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Video in Business

By David Hague

To most people, "video" invokes the idea of entertainment. The latest blockbuster movie about some superhero or another, a favorite TV show that seems to go on forever such as MASH or more lately, something internet based on a file sharing service such as YouTube, Facebook or Vimeo, usually containing 60 seconds of badly shot video using a smartphone, no composition, little if any editing and garbled audio.

Stereotyping? Sure! But it is the truth more often than not and may have turned you off one of the very best uses of video there is. To market your business.



The talkie moving picture has been the best way of communicating marketing ideas and concepts since John Logie Baird had a statue named after him, but traditionally has been via television. With so many people looking at video on line why not take advantage of that fact? YouTube having a billion users a day is no flash in the pan.

As others have found, video online allows the quick delivery of key messages that are easily digestible and therefore very effective as marketing tools. 


Righto you say. I'll give that a go then.

Hang on a minute. Creating marketing video is not quite the same as shooting Aunty Mabel blowing out the birthday cake you know. It needs to be planned and executed correctly and professionally and there are three main steps to ensuring this.

Like writing a book, creating a brochure or even designing a print ad, the concept needs to be laid out, the market you are aiming for needs to be ascertained, the exact message you are trying to portray defined, whether you are aiming for an advert or infotainment, the delivery mechanism to be used (YouTube? Facebook?) which will dictate the length of the video and finally, what do you think is the viewer(s) expectation?

So, the three subsets of these factors are:
  • You must start the video with something that grabs the attention be it visual, audio or even text based. It must lure the viewer in as they honestly WANT to hear more of what you have to say.
  • Once you have them, you need to hold onto their interest. A product oriented clip may show ways of using the product or a service industry might have testimonial talking heads for example, or an interview with a happy user. And keep it snappy. The average length of TV ads at 30 seconds is not coincidental. The attention span will almost certainly be blown by 3 minutes max.
  • Finally, you need to make your audience want to do something. Follow a web link, send an email, make a phone call or place themselves on a mailing list for special offers.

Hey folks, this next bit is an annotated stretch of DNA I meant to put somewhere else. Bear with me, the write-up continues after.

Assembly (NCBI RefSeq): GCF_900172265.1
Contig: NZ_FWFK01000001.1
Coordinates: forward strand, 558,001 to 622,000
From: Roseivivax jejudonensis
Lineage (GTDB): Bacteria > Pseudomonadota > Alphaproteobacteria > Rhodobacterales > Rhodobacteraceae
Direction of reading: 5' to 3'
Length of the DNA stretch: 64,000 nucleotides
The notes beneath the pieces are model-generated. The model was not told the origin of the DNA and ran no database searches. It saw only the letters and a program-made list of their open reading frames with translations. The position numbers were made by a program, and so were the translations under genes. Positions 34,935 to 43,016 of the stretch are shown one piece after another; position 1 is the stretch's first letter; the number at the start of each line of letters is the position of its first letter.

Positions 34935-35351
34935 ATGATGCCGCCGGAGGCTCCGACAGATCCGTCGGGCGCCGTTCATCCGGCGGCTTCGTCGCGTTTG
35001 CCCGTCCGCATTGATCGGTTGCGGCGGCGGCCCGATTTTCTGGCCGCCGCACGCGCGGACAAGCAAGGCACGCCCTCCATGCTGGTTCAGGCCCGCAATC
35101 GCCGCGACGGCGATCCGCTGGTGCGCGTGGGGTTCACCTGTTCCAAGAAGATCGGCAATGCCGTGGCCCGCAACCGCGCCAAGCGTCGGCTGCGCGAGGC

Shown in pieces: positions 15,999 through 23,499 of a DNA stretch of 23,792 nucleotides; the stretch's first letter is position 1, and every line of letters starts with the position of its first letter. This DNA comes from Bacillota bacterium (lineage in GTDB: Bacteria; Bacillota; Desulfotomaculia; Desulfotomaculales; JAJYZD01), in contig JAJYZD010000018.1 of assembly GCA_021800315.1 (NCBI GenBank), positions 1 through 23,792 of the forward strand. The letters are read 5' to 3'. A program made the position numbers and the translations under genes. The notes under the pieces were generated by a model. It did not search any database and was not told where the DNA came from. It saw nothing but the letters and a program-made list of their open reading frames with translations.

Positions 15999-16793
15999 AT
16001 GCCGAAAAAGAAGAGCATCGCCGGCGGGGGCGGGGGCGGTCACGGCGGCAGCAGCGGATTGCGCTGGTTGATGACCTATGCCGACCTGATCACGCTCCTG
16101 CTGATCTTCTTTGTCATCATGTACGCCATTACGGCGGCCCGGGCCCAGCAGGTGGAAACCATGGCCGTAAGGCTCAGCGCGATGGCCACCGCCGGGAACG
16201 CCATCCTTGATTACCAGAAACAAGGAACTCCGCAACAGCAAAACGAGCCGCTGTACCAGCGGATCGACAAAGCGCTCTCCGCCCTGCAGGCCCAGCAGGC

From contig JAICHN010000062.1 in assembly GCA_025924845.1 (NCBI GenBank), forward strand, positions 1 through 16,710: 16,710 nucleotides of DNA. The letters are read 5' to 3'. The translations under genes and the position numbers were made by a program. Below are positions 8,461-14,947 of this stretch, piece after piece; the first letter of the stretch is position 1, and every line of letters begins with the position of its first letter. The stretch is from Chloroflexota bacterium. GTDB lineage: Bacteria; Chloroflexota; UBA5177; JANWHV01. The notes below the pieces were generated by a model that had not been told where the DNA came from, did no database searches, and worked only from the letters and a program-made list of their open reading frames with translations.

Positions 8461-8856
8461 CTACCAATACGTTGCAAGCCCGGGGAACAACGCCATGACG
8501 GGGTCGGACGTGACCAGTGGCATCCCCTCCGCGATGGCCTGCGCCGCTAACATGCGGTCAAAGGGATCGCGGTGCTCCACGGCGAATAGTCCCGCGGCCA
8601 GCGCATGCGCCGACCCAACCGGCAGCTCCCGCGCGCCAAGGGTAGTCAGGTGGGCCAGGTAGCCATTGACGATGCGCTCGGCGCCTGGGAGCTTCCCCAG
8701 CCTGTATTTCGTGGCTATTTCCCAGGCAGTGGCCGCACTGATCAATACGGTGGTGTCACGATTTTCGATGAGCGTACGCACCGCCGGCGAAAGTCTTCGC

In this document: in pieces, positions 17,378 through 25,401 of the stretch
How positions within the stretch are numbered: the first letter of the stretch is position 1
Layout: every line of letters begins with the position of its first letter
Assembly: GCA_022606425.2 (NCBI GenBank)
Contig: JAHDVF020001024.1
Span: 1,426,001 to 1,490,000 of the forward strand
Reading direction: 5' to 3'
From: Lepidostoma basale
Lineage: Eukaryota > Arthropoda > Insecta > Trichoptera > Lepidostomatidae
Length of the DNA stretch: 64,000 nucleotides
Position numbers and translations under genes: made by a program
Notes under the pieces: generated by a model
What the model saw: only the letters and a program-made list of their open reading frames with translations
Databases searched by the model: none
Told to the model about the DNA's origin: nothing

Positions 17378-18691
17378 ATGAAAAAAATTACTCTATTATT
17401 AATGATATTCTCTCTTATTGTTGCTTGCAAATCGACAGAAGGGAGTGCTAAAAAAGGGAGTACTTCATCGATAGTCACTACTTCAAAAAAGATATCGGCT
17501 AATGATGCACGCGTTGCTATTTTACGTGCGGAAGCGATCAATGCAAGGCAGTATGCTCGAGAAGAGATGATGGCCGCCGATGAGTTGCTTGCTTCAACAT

You might also consider a campaign. You may remember quite some years back one of the coffee companies (Maxwell House or Nescafe if I recall) had a successful campaign that ran as a soap opera on both radio and TV and people were WAITING to see / hear what happened next! AAMI did the same thing with Rhonda and Ketut.

Of course, you could nail all these things together in your front living room, but it is not recommended. The level of professionalism will reflect in how people see your business and their future dealings with you, so it is best to hire a proper videographer who understands what you are after and has the appropriate shooting, editing and audio skills.

Once created, you need to get your video "out there" and this is by means of social media and search engine optimization using keywords and tags (YouTube and Vimeo both prompt for these).

To gauge the reaction to your video, prompt for user feedback, comments and encourage user ratings.

Finally, don't let it go stale. Continually update with new material, taking advantage of whatever comments and feedback you have received to hone your content to what people want to see.


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David is the owner and publisher of Australian Videocamera. He has a background in media dating back to 1979 when he first got involved with photojournalism in motorsport, and went from there into technology via a 5 year stint with Tandy Computers.

Moving back to WA, David wrote scripts for Computer Television for video training for the just released Windows and Office 95 among others, and was then lured to Sydney to create web sites for the newly commercial Internet in 1995, building hundreds of sites under contract to OzEmail including Coates Hire, Hertz Queensland, John Williamson, the NSW Board of Studies and many, many more.

David can be contacted via  [email protected]


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